Bachelor of Arts
Bachelor of Arts

I am in my third year of a Bachelor of Arts, majoring in Anthropology and Aboriginal and Torres Strait Islander Studies. I recently went on a semester-long exchange to McGill University in Montreal and thoroughly enjoyed the experience. I found it challenging and valuable, as well as a lot of fun. I took five courses at McGill: Theories of Culture and Society, Anthropology of the Animal, Anthropology of Social Change in Modern Africa, Natives of the Americas and Native Issues. While at times I found the university system a little frustrating at McGill (there were very few tutorials, much larger classes than I am used to, and less access to lecturers), I found my classes to be rewarding and (in some cases) a departure from anything I could study at home.

Aside from study, living in Montreal offered it’s own challenges and experiences. It was my first time in a cold place, and the winter in Montreal is a fairly intense thing to go through! However, despite the cold, the city was thriving and there was always something to do. It was also very exciting to go through the seasonal changes, and the first touches of green on the trees were a cause for celebration. Montreal has so much to offer in terms of culture, with the beautiful European-style facades of Saint-Joseph, a number of independent art galleries tucked away in the semi-abandoned industrial district along the river, the very Jewish streets of Mile End and a diverse array of decadent culinary options. I was especially interested to be visiting during the time of a Quebec election, and enjoyed listening to the discussions about Quebec politics among my Montreal-native friends. I found it fascinating to see the different ways that Anglophones and Francophones who had been living in Montreal for generations perceived politics in their province. Upon initially arriving in Montreal, I was surprised at how French the place appeared to be. I had done very little research into Montreal previously, preferring to throw myself into the situation and figure it out day by day. While my French seemed to improve very little over the course of my stay (people in Montreal are more than happy to revert to English at the first sign of struggle), I felt that I was able to soak up the feel of the place through the little French that I was able to pick up. I made friends through my flat-mates, my classes and various other connections during my time, and I’m confident that many of those relationships will endure and provide opportunities for further travel.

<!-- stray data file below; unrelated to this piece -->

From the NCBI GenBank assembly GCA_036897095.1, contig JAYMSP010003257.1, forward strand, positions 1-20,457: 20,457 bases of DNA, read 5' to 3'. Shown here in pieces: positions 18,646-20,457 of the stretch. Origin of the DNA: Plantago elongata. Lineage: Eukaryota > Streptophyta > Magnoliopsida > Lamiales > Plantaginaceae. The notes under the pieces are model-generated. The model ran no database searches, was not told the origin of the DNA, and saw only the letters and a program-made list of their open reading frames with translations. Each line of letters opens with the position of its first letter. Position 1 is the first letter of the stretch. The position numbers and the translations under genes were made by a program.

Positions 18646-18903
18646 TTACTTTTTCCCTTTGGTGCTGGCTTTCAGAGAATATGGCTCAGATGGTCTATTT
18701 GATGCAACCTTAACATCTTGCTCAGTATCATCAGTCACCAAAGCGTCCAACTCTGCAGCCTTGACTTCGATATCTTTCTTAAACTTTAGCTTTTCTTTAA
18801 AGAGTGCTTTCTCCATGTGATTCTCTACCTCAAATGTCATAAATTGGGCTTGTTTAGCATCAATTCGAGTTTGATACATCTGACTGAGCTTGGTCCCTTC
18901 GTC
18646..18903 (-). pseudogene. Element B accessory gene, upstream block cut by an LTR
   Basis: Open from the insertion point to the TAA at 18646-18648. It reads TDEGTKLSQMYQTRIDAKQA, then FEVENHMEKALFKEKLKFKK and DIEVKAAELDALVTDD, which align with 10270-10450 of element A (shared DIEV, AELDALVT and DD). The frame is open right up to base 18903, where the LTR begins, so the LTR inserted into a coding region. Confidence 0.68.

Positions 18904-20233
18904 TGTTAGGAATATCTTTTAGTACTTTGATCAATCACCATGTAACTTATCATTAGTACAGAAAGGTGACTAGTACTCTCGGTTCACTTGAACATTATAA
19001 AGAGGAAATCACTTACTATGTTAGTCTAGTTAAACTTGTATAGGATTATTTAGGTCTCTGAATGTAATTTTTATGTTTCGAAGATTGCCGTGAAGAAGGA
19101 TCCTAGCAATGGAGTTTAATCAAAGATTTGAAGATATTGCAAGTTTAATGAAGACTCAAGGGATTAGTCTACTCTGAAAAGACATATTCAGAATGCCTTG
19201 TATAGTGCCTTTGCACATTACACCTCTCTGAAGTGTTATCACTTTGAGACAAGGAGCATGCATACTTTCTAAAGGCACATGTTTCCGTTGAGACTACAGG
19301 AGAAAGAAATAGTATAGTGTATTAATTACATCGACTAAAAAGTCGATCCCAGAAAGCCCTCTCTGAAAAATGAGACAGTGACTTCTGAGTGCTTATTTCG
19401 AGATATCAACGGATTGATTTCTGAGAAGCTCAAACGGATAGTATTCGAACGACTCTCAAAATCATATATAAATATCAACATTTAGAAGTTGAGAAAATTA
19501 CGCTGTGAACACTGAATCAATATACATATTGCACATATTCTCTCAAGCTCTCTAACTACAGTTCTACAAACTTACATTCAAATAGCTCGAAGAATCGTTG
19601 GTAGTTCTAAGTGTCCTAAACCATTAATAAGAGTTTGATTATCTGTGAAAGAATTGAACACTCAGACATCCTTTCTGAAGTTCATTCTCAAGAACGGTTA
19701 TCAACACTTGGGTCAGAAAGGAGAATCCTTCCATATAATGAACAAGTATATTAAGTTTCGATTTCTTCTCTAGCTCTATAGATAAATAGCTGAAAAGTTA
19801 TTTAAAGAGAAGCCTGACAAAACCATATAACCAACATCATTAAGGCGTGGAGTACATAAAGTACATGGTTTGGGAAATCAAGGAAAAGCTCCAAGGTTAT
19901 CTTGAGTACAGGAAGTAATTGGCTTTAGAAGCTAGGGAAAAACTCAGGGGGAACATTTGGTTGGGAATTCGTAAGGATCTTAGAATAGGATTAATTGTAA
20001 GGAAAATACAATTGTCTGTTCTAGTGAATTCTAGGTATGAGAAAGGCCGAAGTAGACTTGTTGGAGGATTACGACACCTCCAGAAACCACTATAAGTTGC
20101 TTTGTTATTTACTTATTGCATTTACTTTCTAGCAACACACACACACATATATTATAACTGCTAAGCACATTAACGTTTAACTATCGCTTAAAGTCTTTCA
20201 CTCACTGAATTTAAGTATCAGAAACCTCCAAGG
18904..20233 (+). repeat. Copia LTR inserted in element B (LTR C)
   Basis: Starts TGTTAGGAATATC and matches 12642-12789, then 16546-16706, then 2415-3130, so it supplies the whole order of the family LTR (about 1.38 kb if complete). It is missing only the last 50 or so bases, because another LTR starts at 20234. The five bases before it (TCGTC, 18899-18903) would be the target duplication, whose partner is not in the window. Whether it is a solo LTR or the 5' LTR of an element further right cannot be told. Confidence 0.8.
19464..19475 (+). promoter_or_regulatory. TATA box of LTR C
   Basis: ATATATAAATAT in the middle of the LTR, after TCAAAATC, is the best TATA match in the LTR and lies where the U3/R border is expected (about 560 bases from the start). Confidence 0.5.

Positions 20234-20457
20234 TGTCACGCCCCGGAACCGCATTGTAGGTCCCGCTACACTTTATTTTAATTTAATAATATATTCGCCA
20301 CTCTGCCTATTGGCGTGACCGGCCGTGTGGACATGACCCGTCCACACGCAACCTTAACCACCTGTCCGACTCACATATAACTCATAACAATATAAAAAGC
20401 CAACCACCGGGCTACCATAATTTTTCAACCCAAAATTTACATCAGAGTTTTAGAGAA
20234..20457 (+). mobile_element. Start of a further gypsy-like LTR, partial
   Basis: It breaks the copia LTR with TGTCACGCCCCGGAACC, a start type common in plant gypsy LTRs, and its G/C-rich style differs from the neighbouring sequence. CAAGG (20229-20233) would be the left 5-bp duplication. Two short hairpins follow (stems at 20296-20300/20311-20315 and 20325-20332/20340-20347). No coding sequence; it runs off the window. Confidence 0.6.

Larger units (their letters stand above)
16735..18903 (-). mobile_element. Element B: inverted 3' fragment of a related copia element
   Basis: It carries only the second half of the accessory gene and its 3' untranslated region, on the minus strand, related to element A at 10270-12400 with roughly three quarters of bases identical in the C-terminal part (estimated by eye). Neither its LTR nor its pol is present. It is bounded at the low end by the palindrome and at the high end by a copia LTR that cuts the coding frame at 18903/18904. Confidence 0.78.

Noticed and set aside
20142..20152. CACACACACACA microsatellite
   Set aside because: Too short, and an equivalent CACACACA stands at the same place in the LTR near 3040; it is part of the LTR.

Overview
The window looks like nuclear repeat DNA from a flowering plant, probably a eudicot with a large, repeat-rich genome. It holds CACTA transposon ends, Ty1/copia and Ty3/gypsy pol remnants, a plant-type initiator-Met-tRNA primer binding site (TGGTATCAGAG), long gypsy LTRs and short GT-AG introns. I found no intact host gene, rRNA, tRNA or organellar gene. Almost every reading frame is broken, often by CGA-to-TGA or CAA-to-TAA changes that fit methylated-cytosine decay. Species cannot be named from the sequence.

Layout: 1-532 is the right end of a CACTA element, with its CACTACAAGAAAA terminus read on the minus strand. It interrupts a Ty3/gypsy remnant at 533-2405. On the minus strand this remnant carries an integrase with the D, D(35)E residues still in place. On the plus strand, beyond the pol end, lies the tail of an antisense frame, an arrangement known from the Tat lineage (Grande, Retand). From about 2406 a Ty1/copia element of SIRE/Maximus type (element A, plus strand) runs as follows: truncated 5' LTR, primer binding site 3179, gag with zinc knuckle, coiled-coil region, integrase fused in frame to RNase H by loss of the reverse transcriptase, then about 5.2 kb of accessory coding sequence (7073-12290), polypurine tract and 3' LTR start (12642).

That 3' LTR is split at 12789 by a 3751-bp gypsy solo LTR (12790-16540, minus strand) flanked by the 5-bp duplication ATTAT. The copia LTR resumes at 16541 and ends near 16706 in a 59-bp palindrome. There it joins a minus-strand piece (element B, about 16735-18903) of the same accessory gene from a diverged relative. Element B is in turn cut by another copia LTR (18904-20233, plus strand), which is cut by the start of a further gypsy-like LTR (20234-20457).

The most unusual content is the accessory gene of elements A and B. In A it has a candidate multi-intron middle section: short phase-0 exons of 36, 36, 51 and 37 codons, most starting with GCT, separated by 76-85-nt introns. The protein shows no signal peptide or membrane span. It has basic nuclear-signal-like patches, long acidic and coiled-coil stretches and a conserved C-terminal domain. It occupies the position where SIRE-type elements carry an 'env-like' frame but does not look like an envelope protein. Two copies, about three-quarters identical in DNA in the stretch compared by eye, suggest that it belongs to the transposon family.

I decided to live off-campus. At McGill, most people tend to live on-campus for their first year, but there isn’t really an opportunity to remain living in the residences after that. I found a room through craigslist, and after a brief Skype conversation with the three other girls living there (all McGill students) I locked it in. I’ve been living out of home for the past few years, so it didn’t feel all that different to my previous living experiences. A friend had recommended that I look for accommodation in Mile End or Plateau, and my apartment ended up being on the cusp between those two areas. I was living fairly close the Metro line – which was great for those colder days – but when the weather warmed a little I took the opportunity to walk to school. The area I was living in was full of cafes, organic grocery stores, bookshops, boutiques and bars. I found the cost of living in Canada fairly comparable to Australia, especially after you consider the extra costs of tip and tax.

Overall I found the experience of exchange really valuable and important to my growth as both a student and a person.
 

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